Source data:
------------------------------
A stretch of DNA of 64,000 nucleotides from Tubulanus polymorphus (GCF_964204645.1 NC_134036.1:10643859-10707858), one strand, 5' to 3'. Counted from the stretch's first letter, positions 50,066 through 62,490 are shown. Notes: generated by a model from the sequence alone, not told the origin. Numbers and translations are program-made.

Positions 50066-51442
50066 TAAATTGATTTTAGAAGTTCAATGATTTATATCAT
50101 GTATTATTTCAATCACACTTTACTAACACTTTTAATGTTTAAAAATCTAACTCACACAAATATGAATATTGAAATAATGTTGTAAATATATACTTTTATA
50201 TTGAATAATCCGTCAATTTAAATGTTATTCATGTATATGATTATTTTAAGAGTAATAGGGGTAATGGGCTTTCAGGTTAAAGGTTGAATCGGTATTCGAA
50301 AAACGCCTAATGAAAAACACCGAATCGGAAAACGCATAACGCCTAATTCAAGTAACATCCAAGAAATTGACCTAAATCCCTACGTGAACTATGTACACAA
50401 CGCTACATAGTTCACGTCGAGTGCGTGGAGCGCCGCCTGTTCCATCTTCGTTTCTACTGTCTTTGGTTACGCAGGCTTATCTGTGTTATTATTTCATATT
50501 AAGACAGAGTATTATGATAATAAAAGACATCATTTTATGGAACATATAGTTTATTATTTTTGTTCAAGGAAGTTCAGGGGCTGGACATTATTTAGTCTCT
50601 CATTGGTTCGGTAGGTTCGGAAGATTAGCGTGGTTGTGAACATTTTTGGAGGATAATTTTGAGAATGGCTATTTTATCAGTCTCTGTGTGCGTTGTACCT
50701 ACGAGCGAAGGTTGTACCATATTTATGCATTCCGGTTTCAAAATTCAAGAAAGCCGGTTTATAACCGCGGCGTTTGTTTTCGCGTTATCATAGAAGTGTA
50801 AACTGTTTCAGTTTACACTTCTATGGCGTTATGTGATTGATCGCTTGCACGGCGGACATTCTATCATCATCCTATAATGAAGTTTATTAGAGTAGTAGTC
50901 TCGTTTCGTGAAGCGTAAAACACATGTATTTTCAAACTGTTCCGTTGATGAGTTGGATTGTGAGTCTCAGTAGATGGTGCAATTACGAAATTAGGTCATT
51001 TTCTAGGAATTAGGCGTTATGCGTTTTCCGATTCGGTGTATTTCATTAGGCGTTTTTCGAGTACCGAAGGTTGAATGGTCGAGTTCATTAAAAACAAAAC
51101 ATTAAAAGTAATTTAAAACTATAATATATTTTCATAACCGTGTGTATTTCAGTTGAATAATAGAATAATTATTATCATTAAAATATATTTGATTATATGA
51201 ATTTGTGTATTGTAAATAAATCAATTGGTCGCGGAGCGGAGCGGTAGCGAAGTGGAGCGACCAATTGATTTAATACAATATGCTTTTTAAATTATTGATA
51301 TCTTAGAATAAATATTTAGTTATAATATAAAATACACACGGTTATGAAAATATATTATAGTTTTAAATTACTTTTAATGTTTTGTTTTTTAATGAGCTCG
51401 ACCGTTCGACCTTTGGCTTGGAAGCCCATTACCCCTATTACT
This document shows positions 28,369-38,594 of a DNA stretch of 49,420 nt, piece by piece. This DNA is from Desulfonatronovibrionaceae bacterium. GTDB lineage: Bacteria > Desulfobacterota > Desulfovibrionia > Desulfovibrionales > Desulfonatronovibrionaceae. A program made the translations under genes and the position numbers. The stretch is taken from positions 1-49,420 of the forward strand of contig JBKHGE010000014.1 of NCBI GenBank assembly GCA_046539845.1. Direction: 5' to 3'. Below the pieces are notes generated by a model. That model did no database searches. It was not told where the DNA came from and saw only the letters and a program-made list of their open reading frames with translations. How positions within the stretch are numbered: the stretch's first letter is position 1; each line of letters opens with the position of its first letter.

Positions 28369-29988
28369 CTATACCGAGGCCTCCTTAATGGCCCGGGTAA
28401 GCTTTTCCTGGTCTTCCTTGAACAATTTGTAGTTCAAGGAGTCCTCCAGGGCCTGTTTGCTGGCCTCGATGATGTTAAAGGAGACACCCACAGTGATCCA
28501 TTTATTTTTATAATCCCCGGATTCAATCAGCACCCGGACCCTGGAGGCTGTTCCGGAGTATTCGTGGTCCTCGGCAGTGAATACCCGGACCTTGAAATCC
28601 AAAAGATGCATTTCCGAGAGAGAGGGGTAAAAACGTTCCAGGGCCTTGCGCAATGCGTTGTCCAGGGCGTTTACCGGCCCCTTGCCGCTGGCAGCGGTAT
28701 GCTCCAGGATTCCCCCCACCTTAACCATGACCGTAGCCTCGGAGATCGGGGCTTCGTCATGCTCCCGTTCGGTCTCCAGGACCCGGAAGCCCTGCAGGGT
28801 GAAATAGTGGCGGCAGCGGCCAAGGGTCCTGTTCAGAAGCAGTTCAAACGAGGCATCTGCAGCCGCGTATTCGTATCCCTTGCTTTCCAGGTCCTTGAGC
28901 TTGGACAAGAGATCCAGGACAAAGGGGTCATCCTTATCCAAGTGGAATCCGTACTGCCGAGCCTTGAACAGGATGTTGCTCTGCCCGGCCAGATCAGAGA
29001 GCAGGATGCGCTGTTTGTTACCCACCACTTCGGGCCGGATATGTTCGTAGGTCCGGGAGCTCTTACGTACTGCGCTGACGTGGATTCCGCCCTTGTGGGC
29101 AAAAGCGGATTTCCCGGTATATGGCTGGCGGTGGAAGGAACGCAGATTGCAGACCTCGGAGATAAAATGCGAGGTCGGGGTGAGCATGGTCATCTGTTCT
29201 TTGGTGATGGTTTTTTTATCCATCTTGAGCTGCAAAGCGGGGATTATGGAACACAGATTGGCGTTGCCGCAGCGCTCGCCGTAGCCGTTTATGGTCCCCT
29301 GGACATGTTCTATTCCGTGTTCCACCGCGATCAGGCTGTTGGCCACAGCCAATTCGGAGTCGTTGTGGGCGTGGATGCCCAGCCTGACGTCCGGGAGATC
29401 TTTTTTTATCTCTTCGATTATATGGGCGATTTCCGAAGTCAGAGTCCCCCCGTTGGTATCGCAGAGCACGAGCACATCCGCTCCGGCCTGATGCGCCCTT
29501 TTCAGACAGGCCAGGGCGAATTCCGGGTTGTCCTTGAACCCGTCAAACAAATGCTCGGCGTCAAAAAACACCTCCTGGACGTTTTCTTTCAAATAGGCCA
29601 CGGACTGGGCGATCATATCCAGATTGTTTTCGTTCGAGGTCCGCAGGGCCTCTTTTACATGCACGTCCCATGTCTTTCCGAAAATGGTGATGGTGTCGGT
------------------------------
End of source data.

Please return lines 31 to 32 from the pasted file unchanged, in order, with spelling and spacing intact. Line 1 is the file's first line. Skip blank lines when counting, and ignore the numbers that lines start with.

29401 TTTTTTTATCTCTTCGATTATATGGGCGATTTCCGAAGTCAGAGTCCCCCCGTTGGTATCGCAGAGCACGAGCACATCCGCTCCGGCCTGATGCGCCCTT
29501 TTCAGACAGGCCAGGGCGAATTCCGGGTTGTCCTTGAACCCGTCAAACAAATGCTCGGCGTCAAAAAACACCTCCTGGACGTTTTCTTTCAAATAGGCCA